Critical Thinking

This is one area where we can all improve on, given that the Internet has a monopoly on what is truth vs. fiction and isn’t hesitant in imposing that on us. Critical thinkers are always wary of stopping half-way and adopting half-truths that are pervasively popular. They exercise thinking further, which usually takes them to a bigger or more useful truth. Critical thinkers are also aware of global applications such as Heisenberg’s Uncertainty Principle in particle physics to knowing in general with the caveat that nothing at all is really certain, only tentative. Things in life are in continuous flux with no clear starting or ending position. Just constant movement. Critical thinkers jump in the river and try to understand it as they go, knowing they can’t stop the raging river to study it closer as still water.


Philosophical wondering (and wandering) is not just for academics, but good mental exercise for us all. In a study of 95-year old people, one of their top regrets was not contemplating life enough. Thinking deeply about things like what life means, what our purpose is, how to live a good life, what to be most passionate about, is not useless busy work, but hard work that has big payoffs in uncovering success clues that may be too well hidden to normally notice. Contemplation doesn’t necessarily consume your life, but rather give you one to enjoy more.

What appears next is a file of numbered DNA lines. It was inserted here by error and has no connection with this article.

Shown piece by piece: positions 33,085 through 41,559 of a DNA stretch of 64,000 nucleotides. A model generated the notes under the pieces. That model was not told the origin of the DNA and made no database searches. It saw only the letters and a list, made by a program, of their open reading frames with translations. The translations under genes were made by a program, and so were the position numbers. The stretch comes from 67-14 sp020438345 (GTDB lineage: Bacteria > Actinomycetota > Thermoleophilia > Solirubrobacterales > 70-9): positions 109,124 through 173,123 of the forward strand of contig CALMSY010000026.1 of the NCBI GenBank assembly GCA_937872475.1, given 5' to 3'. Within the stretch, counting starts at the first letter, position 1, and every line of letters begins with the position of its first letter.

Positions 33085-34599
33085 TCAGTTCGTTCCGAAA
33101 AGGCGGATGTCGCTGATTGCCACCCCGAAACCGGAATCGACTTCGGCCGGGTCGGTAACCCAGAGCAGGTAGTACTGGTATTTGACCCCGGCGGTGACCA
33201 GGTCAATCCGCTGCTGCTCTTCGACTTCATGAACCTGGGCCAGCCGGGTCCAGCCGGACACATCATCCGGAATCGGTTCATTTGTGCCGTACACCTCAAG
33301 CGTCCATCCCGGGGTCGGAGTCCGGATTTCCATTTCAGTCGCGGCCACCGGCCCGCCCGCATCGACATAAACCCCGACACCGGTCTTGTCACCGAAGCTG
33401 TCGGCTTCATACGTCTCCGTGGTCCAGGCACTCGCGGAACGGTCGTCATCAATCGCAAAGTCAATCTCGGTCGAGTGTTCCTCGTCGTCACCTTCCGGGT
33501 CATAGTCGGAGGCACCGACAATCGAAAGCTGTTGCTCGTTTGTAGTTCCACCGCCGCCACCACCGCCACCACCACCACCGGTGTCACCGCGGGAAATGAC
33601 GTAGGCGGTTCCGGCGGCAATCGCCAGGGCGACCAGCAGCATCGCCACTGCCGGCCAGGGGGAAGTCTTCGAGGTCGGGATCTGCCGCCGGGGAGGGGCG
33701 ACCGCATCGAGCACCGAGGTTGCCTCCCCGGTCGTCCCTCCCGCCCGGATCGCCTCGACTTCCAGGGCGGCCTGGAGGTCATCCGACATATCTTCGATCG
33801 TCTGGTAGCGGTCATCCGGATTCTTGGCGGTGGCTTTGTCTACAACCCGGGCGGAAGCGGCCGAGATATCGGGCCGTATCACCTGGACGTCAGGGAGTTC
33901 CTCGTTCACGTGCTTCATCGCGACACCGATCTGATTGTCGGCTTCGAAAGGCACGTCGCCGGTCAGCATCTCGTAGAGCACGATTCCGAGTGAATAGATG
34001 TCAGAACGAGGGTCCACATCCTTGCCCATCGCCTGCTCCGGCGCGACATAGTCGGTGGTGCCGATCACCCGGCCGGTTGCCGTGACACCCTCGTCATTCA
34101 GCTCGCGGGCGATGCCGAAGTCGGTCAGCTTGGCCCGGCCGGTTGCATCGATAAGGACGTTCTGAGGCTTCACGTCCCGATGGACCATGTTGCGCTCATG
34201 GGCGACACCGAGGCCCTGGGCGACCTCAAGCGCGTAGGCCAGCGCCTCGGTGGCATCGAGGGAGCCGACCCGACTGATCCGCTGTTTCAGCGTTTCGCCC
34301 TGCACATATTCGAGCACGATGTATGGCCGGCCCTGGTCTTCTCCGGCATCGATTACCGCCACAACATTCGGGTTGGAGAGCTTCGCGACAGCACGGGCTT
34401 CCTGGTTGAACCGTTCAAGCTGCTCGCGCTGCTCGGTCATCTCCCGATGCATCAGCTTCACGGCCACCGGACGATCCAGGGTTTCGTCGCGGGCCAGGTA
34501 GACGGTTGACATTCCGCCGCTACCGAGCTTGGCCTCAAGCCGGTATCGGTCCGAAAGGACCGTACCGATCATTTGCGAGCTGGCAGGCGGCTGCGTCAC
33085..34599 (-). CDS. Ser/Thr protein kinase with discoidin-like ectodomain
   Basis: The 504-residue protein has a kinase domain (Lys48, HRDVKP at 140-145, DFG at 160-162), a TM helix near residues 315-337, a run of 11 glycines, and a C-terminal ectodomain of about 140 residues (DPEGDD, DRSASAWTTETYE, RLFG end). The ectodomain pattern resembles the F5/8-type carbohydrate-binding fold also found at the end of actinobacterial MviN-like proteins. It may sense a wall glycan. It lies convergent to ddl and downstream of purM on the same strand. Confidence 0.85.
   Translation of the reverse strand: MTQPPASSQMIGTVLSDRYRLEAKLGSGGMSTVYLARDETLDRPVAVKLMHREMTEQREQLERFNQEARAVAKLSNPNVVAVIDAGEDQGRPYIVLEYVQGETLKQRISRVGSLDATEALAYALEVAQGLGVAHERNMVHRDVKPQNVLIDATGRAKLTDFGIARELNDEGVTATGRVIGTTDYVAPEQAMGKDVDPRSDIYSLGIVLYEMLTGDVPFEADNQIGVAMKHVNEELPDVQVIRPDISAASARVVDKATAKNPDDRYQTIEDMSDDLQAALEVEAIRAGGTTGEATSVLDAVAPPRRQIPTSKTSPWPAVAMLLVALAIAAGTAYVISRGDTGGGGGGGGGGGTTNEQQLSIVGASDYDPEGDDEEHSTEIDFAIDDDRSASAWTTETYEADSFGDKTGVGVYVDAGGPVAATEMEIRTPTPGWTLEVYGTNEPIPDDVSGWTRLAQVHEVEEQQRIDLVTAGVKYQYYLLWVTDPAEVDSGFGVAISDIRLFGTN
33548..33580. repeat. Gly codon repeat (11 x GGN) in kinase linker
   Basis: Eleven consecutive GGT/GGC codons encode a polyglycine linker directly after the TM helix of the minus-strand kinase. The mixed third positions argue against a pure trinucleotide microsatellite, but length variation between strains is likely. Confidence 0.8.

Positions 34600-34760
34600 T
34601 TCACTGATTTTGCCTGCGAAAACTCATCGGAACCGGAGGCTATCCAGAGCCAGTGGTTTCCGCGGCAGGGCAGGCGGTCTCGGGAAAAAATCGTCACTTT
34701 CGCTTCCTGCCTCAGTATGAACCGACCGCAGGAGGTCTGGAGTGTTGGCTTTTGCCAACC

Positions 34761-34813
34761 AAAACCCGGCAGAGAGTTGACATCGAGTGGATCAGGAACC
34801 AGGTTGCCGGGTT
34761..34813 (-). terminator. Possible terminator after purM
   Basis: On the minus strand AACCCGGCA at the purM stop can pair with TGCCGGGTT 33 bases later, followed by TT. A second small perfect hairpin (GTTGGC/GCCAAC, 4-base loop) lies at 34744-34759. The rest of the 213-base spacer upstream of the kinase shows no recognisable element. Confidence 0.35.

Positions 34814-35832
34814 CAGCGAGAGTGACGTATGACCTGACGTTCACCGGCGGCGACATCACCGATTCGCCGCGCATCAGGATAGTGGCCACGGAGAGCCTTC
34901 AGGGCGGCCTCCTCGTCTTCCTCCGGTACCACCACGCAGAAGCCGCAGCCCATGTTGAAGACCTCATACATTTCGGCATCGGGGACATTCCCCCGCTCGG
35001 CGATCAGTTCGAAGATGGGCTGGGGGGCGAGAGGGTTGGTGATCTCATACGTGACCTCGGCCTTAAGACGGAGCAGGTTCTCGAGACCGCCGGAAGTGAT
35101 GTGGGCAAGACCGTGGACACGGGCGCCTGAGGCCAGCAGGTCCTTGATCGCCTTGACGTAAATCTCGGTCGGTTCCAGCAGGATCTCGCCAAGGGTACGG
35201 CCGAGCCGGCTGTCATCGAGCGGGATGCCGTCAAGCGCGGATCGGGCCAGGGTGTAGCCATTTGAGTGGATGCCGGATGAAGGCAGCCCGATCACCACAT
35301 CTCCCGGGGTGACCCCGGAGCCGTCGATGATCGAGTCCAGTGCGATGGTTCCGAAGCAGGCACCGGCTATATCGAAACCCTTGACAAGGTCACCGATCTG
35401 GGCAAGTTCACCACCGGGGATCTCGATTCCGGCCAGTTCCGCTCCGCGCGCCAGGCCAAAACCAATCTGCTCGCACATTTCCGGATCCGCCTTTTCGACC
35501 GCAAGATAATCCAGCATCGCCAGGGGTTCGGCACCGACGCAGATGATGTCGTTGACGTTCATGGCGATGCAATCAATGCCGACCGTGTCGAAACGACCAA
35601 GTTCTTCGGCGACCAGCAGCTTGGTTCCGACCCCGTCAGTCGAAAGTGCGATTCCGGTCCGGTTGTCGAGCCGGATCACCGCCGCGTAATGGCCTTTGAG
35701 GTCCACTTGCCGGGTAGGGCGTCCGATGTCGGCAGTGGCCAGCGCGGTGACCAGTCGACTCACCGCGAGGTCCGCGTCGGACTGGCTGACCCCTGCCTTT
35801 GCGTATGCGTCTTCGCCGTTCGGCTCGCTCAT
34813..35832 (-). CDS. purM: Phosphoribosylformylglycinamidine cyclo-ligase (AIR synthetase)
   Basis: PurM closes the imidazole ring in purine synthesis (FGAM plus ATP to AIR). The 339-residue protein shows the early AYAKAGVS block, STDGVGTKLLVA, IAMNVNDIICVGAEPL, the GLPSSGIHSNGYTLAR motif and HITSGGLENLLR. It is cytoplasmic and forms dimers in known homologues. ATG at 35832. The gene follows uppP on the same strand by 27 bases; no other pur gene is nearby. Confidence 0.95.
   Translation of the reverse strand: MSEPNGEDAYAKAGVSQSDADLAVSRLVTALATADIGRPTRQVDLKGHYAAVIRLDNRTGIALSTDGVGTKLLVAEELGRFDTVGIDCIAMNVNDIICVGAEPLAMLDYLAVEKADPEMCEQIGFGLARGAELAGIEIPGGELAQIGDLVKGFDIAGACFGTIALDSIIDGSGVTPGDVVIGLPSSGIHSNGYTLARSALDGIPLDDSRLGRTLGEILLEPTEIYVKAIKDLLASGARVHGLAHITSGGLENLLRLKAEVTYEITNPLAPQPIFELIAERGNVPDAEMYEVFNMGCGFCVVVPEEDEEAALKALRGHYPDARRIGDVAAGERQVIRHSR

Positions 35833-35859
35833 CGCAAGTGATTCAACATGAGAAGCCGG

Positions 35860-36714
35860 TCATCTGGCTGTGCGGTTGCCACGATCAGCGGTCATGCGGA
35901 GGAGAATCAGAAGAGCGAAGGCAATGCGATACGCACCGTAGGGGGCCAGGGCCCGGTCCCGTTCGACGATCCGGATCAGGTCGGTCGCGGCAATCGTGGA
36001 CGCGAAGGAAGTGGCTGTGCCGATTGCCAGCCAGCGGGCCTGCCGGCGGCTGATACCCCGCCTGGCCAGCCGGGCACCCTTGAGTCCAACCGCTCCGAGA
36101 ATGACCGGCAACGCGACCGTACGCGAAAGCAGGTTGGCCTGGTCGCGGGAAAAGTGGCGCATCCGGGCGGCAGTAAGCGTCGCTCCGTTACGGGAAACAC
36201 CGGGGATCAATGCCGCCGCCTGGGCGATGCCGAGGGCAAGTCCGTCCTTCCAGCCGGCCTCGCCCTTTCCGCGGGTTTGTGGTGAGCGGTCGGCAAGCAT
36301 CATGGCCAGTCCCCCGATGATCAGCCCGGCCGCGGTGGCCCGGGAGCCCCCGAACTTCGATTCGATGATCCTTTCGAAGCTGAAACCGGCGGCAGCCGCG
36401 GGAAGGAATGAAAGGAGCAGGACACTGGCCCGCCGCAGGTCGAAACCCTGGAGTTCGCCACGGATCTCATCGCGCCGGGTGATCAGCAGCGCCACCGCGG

Positive Thinking.

For every negative thought you have which leads to failure, you need to replace it X 2 at least, in order to erase the established neural pathway and create a new one whenever a future stimulus calls for the right response to lead to success. Otherwise the negative thought will always out-speak the positive one trying to be heard. This principle holds true when you attempt to practice the “Law of Attraction.” You simply cannot attract positive events with positive thinking until you first identify the negative thinking that is interfering and replace those thoughts. Life will always have things that are easily judged and evaluated as negative, until we begin to apply real wisdom that remains over time and survives critical thinking, such as the Uncertainty Principle referenced above.

“Absorb what is useful, discard what is not, add what is uniquely your own.” ~Bruce Lee.

Author's Bio: 

William Cottringer, Ph.D., Certified Homeland Security (CHS) level III, is Executive Vice-president for Employee Relations for Cascade Security Corporation in Bellevue, Washington; sport psychologist, photographer and adjunct professor in criminal justice at Northwest University. He is author of several business and self-development books, including You Can Have Your Cheese & Eat It Too, The Bow-Wow Secrets, Do What Matters Most, ‘P’ Point Management, Reality Repair, Reality Repair RX, Thoughts on Happiness, Pearls of Wisdom: A Smart Dog’s Tale. He can be reached at 425-652-8067 or ckuretdoc@comcast.net or www.authorsden.com/cottringer